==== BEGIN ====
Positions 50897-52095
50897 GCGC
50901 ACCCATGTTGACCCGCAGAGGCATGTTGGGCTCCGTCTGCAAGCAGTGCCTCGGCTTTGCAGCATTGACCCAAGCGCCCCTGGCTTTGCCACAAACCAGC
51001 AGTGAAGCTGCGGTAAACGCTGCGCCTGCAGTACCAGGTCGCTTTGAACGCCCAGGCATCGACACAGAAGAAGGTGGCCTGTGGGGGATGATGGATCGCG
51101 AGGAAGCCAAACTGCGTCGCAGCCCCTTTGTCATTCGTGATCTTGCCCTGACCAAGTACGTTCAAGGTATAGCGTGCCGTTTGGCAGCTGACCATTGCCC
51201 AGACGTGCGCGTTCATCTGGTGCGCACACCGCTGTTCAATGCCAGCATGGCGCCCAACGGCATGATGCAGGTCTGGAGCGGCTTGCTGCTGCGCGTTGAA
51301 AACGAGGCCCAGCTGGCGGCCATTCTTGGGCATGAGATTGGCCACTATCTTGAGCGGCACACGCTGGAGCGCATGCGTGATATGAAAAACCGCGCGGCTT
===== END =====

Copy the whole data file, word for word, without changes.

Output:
Positions 50897-52095
50897 GCGC
50901 ACCCATGTTGACCCGCAGAGGCATGTTGGGCTCCGTCTGCAAGCAGTGCCTCGGCTTTGCAGCATTGACCCAAGCGCCCCTGGCTTTGCCACAAACCAGC
51001 AGTGAAGCTGCGGTAAACGCTGCGCCTGCAGTACCAGGTCGCTTTGAACGCCCAGGCATCGACACAGAAGAAGGTGGCCTGTGGGGGATGATGGATCGCG
51101 AGGAAGCCAAACTGCGTCGCAGCCCCTTTGTCATTCGTGATCTTGCCCTGACCAAGTACGTTCAAGGTATAGCGTGCCGTTTGGCAGCTGACCATTGCCC
51201 AGACGTGCGCGTTCATCTGGTGCGCACACCGCTGTTCAATGCCAGCATGGCGCCCAACGGCATGATGCAGGTCTGGAGCGGCTTGCTGCTGCGCGTTGAA
51301 AACGAGGCCCAGCTGGCGGCCATTCTTGGGCATGAGATTGGCCACTATCTTGAGCGGCACACGCTGGAGCGCATGCGTGATATGAAAAACCGCGCGGCTT